- Puppy Presents: Of course our Goldens get gifts, too. In fact, we let them tear apart their paper first so they have rubber balls and chew toys and ducky distractions while we take turns opening our gifts.
- Photo Books and Photo Calendars: If you were married in 2009 (like so many of my blog friends were!), then you are quite familiar with the temptation to gift wedding photos. Nick and I chose our favorite shots from August 28th and created Blurb books for our parents. We also made soft cover books for our grandparents and prints for our siblings. Finally, I designed iPhoto calendars for my mom and dad, my brother, and my sister. I was really quite impressed with the quality of all our gifts, and I’m anxious to design some books for our own coffee table!
- Hand Painted Keepsakes: I’ve told you before about my crafty sister, but she took it to a whole new level this Christmas! In her advanced painting class, she chose to paint gifts for all of us. For Mom: a pineapple; for me and Nick: a photo from our honeymoon in Mexico; and for Dad: an absolutely impressive collage of our three Golden Retrievers. (Andrew’s painting of Big Ben wasn’t quite ready to wrap.) Laura totally captured the canines’ personalities, and I promised to set her up with an Etsy shop in 2010. Let me know if you want to place an order for a painting of your pooch!
- German Goodies: Sweet Anne mailed the most lovely box of goodies from Germany. An original German cookbook (translated into English, of course), herb tags, a glass lemon squeezer from Jena, homemade cherry jam, and lots of chocolates. And my sister-in-law, Robyn (who currently lives in Stuttgart), sent embroidered doilies and a pewter ornament from Käthe Wohlfahrt and Lebkuchen cookies.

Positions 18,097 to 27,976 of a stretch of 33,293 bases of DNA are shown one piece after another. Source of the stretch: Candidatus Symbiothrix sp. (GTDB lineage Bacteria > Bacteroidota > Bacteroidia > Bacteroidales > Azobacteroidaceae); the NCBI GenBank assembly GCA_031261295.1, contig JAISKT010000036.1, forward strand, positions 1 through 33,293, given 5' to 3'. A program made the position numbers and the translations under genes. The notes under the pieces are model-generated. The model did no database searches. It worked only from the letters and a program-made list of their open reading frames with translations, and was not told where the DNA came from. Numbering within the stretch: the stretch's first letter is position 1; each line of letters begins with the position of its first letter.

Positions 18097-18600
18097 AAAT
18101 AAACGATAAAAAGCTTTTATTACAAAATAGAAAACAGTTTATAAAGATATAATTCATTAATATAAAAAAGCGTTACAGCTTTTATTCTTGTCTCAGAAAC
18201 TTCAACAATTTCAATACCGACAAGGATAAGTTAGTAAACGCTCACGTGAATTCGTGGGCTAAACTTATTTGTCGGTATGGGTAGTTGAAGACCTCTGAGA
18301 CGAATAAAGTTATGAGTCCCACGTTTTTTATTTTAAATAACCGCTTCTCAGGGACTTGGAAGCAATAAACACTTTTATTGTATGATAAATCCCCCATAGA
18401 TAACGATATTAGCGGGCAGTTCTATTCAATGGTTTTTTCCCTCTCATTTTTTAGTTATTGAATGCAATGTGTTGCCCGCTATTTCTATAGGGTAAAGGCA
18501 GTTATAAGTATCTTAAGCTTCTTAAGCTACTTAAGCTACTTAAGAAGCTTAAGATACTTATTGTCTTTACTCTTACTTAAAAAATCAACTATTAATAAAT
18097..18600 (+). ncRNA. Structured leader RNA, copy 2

- Duck with Orange Hazelnut Stuffing and a Surprising Roaster: Our traditional Christmas dinner consists of ham, turkey, and all the fixins. But we decided to be adventurous this year and add duck to the menu. I started to chop apples for the stuffing while Nick searched for a second roaster — a wedding gift stored in the basement since August. He opened the box and a few minutes later called from the dining room, “Should there be a rack with this roaster?” And “These utensils look like antiques.” Sure enough, we found a rusted fork and spoon in place of stainless steel ones, and no rack in sight. We assume a customer must have taken the good stuff out, put the old stuff in, and returned it to the store. Unbelievable. But the duck was scrumptious.
- Monster Cookie Ice Cream Sandwiches after Avatar: One afternoon in Ann Arbor, we took a trip to the movie theatre to see the much anticipated Avatar. To be honest, I didn’t buy the hype until well-respected critics praised its cinematography. We opted to see it in 3D, and I was mesmerized. Nick, on the other hand, left with a migraine. The cure? Monster cookies and ice cream, of course. Two sandwiches, to be exact.
- Thomas the Train Birthday Cake: Nephew Jackson turns two in two weeks, and we celebrated early while we were all in Michigan. Sister-in-laws Megan and Kirsten introduced me to the wonderful world of Wilton (which was promptly added to my Amazon wish list). We mixed seven colors of frosting (including two shades of blue and two shades of black) and spent four hours squeezing and lining and transforming the chocolate cake into Thomas the Train. Jackson was one happy kid when we set the finished product in front of him. And he insisted on blowing out the candles three times.
All in all, it was just a wonderful 10 days. Perhaps next year we will invite our families to our home for the holidays. Oh, I wonder what 2010 will bring.